Things really didn’t look good for one of the NBA’s 1988 expansion franchises. Midway through the 1988-89 NBA season, the Miami Heat had a dismal 4-37 W-L ratio. So, when the Golden State Warriors arrived in town on January 30th, 1989, their head coach Don Nelson commanded ‘the full-scale attack to all of his troops’!
The Warriors offensive onslaught was spear-headed by versatile lefty forward Chris Mullin who could score at will – he could hit a perimeter J over a shorter player or take it to the hoop vs. a taller player. And this Miami Heat group was inexperienced and not up to the task – its most experienced player was the point guard Rory Sparrow.
Mullin and Richmond made their presence felt all over the court offering their basketball version of ‘Batman & Robbin’. Mullin kept collecting the boards, relentlessly leading the break and creating the numbers for the Warriors in the transition.
The 1988-89 campaign was Mullin’s career year; he averaged his career-best 26.5 points and 5.9 boards while shooting 50.9% from the floor and 89.2% from the charity stripe.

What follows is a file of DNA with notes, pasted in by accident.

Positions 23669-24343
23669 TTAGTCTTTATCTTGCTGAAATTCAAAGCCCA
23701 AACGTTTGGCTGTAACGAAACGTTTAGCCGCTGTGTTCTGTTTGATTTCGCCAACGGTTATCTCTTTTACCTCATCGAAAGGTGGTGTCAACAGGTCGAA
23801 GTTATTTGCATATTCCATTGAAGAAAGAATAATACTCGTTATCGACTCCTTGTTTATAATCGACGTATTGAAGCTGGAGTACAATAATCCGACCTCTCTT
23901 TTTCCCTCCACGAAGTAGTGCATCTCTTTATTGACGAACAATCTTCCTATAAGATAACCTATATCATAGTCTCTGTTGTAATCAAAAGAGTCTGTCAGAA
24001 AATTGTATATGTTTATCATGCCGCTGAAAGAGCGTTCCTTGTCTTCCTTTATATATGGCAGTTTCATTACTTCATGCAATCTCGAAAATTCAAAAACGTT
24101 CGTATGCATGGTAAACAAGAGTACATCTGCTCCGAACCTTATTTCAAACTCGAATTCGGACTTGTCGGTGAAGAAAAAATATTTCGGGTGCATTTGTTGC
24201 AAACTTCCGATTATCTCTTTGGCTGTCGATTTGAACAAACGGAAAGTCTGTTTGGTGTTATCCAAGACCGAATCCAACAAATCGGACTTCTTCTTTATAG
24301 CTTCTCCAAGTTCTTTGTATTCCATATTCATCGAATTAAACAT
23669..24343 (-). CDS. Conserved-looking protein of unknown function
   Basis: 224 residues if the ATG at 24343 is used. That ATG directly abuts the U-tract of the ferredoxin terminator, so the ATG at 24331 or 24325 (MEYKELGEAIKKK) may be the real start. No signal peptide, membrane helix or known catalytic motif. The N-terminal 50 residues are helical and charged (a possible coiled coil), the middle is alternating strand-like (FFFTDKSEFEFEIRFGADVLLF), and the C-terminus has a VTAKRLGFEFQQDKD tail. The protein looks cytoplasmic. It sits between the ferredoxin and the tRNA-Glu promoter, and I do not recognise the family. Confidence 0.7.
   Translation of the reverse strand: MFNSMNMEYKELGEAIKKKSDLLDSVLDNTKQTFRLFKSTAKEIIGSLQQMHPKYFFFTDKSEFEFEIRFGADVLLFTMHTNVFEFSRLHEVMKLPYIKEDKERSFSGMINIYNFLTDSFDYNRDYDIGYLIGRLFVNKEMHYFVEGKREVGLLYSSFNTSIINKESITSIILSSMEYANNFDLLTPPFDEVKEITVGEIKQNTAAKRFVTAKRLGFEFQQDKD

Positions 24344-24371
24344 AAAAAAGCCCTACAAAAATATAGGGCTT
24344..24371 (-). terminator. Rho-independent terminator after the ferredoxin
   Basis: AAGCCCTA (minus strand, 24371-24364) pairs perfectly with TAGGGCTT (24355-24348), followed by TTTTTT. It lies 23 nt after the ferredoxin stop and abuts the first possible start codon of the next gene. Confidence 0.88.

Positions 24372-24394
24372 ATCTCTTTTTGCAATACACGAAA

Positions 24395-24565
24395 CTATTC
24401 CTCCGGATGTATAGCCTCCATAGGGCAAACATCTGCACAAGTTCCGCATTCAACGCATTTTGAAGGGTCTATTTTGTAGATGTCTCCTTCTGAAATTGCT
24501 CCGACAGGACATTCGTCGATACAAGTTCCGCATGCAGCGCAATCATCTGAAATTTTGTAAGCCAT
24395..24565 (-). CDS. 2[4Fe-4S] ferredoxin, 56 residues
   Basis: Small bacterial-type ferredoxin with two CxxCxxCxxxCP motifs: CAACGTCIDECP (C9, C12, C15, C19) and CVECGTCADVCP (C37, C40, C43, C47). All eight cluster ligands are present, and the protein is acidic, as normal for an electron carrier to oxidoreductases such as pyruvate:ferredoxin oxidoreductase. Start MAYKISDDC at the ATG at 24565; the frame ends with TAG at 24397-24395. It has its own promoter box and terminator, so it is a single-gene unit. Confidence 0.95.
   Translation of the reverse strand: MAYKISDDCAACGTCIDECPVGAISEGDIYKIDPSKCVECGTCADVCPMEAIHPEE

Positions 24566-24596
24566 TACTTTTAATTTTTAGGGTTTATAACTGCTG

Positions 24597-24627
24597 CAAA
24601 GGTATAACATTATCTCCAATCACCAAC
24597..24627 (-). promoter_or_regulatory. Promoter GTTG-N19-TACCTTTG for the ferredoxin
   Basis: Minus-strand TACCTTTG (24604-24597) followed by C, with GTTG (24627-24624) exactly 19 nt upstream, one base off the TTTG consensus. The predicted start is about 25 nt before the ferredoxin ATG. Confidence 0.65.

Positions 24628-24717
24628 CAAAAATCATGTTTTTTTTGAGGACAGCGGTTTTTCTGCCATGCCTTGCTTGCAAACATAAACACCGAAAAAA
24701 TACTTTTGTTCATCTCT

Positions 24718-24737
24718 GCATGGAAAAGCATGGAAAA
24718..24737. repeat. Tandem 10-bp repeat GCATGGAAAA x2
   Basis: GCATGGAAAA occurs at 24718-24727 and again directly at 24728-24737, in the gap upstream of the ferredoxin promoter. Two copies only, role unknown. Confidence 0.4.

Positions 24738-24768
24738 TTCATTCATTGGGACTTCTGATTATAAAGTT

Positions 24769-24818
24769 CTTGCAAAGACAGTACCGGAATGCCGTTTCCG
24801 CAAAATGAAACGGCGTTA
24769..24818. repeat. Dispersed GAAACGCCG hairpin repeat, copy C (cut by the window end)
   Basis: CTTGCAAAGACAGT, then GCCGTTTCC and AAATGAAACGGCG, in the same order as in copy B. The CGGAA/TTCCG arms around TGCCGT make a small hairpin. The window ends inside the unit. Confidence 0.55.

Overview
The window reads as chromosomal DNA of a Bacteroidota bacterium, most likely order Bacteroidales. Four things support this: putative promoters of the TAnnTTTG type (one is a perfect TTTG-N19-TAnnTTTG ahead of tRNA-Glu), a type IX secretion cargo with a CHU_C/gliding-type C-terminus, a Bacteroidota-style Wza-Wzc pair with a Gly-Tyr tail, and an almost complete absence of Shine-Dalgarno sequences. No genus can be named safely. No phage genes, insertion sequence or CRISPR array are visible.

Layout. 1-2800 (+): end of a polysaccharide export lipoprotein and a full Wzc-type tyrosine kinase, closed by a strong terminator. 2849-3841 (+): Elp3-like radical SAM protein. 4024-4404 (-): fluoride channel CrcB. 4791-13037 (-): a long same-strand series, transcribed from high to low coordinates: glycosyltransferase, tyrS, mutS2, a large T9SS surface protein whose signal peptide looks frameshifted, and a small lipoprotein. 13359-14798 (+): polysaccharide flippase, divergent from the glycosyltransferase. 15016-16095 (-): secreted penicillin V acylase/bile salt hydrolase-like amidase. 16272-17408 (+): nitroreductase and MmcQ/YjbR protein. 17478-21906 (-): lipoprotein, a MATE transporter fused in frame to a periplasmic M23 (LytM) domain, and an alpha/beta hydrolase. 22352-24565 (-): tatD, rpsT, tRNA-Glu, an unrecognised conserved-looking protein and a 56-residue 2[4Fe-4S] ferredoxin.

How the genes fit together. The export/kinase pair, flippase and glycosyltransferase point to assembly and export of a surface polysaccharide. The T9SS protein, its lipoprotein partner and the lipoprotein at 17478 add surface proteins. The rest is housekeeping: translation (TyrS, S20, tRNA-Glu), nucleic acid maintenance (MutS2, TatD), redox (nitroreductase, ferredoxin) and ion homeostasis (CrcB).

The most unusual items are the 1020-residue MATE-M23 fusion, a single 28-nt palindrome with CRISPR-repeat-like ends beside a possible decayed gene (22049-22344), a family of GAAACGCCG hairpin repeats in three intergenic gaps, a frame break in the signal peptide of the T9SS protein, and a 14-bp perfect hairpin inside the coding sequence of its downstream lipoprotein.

Richmond either scored a transition J from the wing or uncontested lay-up. But if the Warriors somehow missed their opportunity to score, he was there to collect the offensive board and correct it!
That night in Miami, the rookie Richmond was just feeling it and filling it from any given spot on the floor! He finished the game with 26 points on 9-21 shooting while also collecting 8 boards and 4 dimes.
With the game on the line, it was Chris Mullin who took the ball in his hands and scored an off-balance leaner in a duel with the Heat’s forward Billy Thompson. The Warriors cruised to an easy 105-98 win.
In Miami, Richmond rounded off a brilliant string of performances, which helped him win the January 1989 Rookie of the Year award, on a path towards winning the 1988-89 NBA Rookie of the Year award.
The Warriors’ rookie shooting guard appeared as a starter in all 79 of his rookie season games while amazing fans across the States and averaging 22.0 ppg, to go along with 5.9 rpg and 4.2 apg.
With the arrival of point guard Tim Hardaway in the summer of 1989, the stage was set for the beginning of the new era in the history of the Warriors basketball – the ‘Run TMC’ era!